Carbon nanodots devices for detecting toxic metal ions

As a new category of nanomaterials, fluorescent carbon nanodots (CNDs) have outstanding optical properties, good biocompatibility, and surface functional division of regulatory and other characteristics; and they have the extensive applications in photocatalysis, biochemical analysis, bioimaging, drug delivery, and tracing the toxic metal ions sensitively, etc. In this project, we will develop an effective and quantified methodology based on fluorescent carbon nanodots (CNDs) for tracing the toxic metal ions, such as Hg(II), Pb(II), Cd (II) and Cu(II), etc.. CNDs as fluorescent probe in solution are easily quenched efficiently by electron acceptor and thus can effectively detect metal ions in solution and determine the concentration of metal ions in a certain concentration range, to achieve the trace analysis of metal ions. Hg(II) ion is one of the most toxic heavy metal ions in environment, has received the attention of scientific researchers. Currently, based on CNDs as sensor, scientists have developed a variety of methods to detect Hg(II). It was reported that the as-received CNDs with excellent fluorescent stability by the polyethylene glycol (PEG) refluxed with NaOH, can specifically detect Hg(II) in solution and the detection limit reaches 1 nM. This test method successfully detected Hg(II) in the rivers, lakes, and tap water samples. In addition to the detection of Hg(II), lots of publications have also reported a variety of methods to detect Cu(II), Fe(III), and Pb(II). Due to the rich type of carbon sources, it is still challenge to develop the new methodology for the preparations of CNDs with the sensitivity and selectivity for the detection of toxic metal ions in environment. Herein, we prepared the water-soluble, fluorescent carbon nanodots derived from β-lactoglobulin (LG) by hydrothermal method. In this case, the advantage of our LG-derived CNDs mainly came from the participation of EDA in the formation of CNDs. Due to the consuming of carboxyl groups by EDA, a uniform coverage of -NH2 groups on the surface of CNDs was achieved. It indicates that the as-received CNDs would be doped with large amount of nitrogen, responsible for the high quantum yield and high intensive photoluminescence. It is efficient way to trace the metal ions by using the CNDs immobilized on optical fiber as fluorescent device. Gonçalvesa et. al reported a sol-gel method to immobilized CNDs on optical fiber as device to detect Hg(II) ions. However, the sensitivity is relative low due to the lower fluorescent intensity of embedded CNDs in silica hydrogels. In our case, we will design and fabricate the printable PAAm/PNIPAM–CNDs hybrid hydrogels, and manage to coat it on optical fiber for fluorescent device. The ink-like hybrid hydrogels would show the reversible and temperature-dependent on–off photoluminescence with high intensity on optical fiber. PNIPAM hydrogel spheres were prepared by surfactant-free radical polymerization. The photoluminescent PAAm/PNIPAM–CND hydrogels were prepared by radical copolymerization of AAM, PNIPAM and MBA in the presence of TEMED as catalyst, and KPS as initiator in water. The optical fiber coated with fluorescent N-doped CNDs were prepared by immersing the prepared fiber tips in the PAAm/PNIPAM–CND hybrid hydrogels for six hours, and left to dry for overnight at room temperature. Afterwards, the repeated procedures would conducted two or more times. To investigate the tracing effect of metal ions by using the optical fiber with the fluorescence N-CNDs, we will select the different kinds of metal ions solutions for testing the sensitivity and selectivity. The selected metal ions solutions are listed as follows: Zn(NO3)2, FeCl2, FeCl3, Cu(NO3)2, Hg(NO3)2, Pb(NO3)2, Mg(NO3)2, CdCl2, CaCl2. The developed fluorescent probes with N-doped CNDs would perform the high sensitivity and selectivity for tracing metal ions in nM range, and exhibit the great potential for analysis of environmental water samples.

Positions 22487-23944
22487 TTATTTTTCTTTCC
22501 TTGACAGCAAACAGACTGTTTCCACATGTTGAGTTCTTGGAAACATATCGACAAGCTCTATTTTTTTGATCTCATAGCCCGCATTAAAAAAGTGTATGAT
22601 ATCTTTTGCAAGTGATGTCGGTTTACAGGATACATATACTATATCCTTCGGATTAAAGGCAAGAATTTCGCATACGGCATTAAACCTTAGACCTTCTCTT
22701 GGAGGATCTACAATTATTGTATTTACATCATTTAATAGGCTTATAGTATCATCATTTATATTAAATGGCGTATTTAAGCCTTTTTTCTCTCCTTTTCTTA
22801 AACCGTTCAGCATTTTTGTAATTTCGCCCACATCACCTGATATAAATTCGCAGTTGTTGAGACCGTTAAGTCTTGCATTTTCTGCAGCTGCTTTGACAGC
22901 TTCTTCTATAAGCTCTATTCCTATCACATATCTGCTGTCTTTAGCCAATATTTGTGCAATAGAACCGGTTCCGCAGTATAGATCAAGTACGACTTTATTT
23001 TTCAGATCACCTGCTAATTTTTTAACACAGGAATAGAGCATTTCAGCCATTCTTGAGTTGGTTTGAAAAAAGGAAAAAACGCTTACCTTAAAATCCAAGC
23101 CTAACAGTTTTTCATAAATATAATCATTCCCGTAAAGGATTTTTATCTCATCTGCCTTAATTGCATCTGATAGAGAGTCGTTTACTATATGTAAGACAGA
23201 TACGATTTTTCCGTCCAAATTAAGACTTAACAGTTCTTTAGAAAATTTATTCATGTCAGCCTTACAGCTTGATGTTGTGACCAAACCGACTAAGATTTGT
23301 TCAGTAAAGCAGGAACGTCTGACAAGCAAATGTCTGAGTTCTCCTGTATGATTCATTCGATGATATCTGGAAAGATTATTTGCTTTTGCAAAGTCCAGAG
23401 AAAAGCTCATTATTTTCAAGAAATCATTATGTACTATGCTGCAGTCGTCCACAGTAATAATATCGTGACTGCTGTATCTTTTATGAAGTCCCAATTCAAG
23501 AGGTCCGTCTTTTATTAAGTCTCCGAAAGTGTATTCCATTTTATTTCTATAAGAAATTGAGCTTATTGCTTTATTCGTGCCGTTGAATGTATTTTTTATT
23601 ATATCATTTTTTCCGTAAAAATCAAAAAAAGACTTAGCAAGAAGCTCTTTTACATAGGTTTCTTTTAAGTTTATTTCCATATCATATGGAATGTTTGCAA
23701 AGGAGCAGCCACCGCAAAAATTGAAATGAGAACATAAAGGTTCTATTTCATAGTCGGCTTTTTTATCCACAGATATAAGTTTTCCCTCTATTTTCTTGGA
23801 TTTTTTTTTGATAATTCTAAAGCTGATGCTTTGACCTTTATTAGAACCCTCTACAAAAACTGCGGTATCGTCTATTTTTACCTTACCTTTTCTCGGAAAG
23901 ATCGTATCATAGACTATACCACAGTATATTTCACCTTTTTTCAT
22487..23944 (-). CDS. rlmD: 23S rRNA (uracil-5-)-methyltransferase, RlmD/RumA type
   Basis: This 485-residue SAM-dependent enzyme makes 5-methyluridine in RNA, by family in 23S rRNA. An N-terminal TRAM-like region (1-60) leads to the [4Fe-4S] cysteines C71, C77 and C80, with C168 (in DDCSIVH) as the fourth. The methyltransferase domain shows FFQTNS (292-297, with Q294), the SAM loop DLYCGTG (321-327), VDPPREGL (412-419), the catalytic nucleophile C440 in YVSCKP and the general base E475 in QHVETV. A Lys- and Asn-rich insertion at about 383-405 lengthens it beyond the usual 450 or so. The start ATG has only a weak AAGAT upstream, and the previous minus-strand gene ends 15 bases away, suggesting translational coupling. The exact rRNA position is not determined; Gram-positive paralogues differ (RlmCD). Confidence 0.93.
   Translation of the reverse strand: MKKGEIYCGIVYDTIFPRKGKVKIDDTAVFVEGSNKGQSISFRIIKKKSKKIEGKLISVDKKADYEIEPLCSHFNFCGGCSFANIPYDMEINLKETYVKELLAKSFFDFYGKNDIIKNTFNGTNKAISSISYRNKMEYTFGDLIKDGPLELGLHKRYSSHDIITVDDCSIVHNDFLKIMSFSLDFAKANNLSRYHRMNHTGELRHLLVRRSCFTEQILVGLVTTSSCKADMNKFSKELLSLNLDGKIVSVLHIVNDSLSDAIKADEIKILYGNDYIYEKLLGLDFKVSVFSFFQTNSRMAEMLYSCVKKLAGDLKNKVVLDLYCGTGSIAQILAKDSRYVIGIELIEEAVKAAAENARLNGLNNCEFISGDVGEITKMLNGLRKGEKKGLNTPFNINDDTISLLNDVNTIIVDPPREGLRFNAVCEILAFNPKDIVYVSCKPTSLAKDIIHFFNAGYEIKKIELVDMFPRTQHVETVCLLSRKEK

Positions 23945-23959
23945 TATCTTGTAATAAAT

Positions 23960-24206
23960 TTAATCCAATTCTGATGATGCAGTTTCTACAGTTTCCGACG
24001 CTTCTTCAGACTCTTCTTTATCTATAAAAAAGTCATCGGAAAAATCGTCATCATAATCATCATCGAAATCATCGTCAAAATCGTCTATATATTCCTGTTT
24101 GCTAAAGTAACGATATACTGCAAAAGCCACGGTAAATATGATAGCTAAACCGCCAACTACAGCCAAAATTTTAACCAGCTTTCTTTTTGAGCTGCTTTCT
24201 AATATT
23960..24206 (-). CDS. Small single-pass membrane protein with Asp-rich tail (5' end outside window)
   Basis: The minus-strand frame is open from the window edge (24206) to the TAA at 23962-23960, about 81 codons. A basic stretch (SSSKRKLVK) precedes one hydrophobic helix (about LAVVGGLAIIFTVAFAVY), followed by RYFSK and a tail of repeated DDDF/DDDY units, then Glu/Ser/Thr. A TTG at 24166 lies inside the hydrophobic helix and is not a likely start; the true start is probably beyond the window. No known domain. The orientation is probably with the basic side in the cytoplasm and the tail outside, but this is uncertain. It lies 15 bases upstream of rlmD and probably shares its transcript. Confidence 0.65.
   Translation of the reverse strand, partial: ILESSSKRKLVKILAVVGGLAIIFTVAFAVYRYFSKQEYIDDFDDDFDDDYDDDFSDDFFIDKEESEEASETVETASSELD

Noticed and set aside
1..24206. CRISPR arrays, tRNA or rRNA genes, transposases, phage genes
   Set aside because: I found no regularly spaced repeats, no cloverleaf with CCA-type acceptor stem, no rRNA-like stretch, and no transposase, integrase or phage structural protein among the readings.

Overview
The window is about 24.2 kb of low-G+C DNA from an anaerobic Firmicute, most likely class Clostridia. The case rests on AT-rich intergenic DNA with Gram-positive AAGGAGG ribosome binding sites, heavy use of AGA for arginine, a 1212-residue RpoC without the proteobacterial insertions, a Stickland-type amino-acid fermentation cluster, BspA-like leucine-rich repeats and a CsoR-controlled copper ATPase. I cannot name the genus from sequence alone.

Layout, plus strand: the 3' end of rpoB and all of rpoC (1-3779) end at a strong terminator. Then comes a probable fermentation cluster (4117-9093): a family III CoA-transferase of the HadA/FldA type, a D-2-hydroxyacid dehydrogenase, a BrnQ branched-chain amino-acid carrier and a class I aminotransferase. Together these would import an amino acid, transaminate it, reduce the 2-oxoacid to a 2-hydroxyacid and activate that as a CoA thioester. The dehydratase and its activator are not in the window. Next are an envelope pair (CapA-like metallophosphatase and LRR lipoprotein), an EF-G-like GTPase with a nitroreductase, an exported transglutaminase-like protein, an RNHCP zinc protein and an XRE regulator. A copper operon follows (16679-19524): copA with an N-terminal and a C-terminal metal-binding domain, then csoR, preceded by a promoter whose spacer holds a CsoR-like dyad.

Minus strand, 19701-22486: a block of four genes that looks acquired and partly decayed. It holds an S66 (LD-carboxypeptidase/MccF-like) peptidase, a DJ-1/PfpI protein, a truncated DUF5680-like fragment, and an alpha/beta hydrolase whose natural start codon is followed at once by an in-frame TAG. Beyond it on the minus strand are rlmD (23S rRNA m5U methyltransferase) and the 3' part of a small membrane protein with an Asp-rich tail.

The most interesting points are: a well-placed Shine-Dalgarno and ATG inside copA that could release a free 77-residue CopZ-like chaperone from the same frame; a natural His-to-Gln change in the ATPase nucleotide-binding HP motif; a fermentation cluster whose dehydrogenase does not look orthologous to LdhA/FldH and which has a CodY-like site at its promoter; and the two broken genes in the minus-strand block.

Xiang Yang Kong
Xiang Yang Kong

Dr. Xiang Yang Kong is a distinguished professor of School of Materials Science and Engineering in Shanghai Jiao Tong University (SJTU), and the director of Institute of Materials for Mobile Energy (IMME). Dr. Kong received his Ph.D. degree in materials science from SJTU in 1999, and then joined SJTU as faculty member. He was promoted as a full professor in 2004. Dr. Kong has the working experiences in many famous institutes, as the postdoc in Georgia Tech (2002-2004), and as the visiting professor in the University of West Australia as visiting professor (2007), and the University of Sheffield (2011). Dr. Kong was awarded for the National Science Fund of China for Distinguished Young Scholars in 2005. He is recognized for his research on the synthesis and assembly of nanostructures and nanoarchitectures for energy conversion and storage. He is the author and co-author of more than 80 articles on prestigious journals, including Science, PRL, JACS, Nano Letters, Advanced materials, etc.. He has received more than 6000 citations during his academic career. He has also presented over 20 invited talks and filed 12 patents on nanostructures for energy applications.